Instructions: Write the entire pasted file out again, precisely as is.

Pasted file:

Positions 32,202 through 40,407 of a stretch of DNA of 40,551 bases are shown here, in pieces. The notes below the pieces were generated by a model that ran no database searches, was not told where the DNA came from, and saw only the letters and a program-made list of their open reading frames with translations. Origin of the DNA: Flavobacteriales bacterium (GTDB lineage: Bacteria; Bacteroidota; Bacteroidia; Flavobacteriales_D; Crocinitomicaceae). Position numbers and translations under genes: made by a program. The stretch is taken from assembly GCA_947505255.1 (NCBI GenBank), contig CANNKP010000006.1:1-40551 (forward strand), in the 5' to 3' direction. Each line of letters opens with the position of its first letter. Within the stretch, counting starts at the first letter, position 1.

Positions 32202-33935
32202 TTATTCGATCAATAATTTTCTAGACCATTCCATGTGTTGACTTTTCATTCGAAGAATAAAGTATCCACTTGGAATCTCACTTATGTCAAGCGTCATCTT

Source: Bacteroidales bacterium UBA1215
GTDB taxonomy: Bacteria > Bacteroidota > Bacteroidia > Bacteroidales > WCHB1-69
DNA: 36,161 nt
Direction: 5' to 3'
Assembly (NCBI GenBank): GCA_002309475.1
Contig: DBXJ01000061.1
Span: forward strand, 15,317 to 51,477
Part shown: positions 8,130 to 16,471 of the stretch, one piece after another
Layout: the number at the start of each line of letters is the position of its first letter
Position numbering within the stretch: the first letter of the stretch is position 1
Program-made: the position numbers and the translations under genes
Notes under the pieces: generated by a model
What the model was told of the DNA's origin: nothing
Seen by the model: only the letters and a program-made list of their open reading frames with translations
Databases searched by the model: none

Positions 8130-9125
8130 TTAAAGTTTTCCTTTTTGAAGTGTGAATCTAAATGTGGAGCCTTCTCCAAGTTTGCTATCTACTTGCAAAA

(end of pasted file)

Positions 32,202 through 40,407 of a stretch of DNA of 40,551 bases are shown here, in pieces. The notes below the pieces were generated by a model that ran no database searches, was not told where the DNA came from, and saw only the letters and a program-made list of their open reading frames with translations. Origin of the DNA: Flavobacteriales bacterium (GTDB lineage: Bacteria; Bacteroidota; Bacteroidia; Flavobacteriales_D; Crocinitomicaceae). Position numbers and translations under genes: made by a program. The stretch is taken from assembly GCA_947505255.1 (NCBI GenBank), contig CANNKP010000006.1:1-40551 (forward strand), in the 5' to 3' direction. Each line of letters opens with the position of its first letter. Within the stretch, counting starts at the first letter, position 1.

Positions 32202-33935
32202 TTATTCGATCAATAATTTTCTAGACCATTCCATGTGTTGACTTTTCATTCGAAGAATAAAGTATCCACTTGGAATCTCACTTATGTCAAGCGTCATCTT

Source: Bacteroidales bacterium UBA1215
GTDB taxonomy: Bacteria > Bacteroidota > Bacteroidia > Bacteroidales > WCHB1-69
DNA: 36,161 nt
Direction: 5' to 3'
Assembly (NCBI GenBank): GCA_002309475.1
Contig: DBXJ01000061.1
Span: forward strand, 15,317 to 51,477
Part shown: positions 8,130 to 16,471 of the stretch, one piece after another
Layout: the number at the start of each line of letters is the position of its first letter
Position numbering within the stretch: the first letter of the stretch is position 1
Program-made: the position numbers and the translations under genes
Notes under the pieces: generated by a model
What the model was told of the DNA's origin: nothing
Seen by the model: only the letters and a program-made list of their open reading frames with translations
Databases searched by the model: none

Positions 8130-9125
8130 TTAAAGTTTTCCTTTTTGAAGTGTGAATCTAAATGTGGAGCCTTCTCCAAGTTTGCTATCTACTTGCAAAA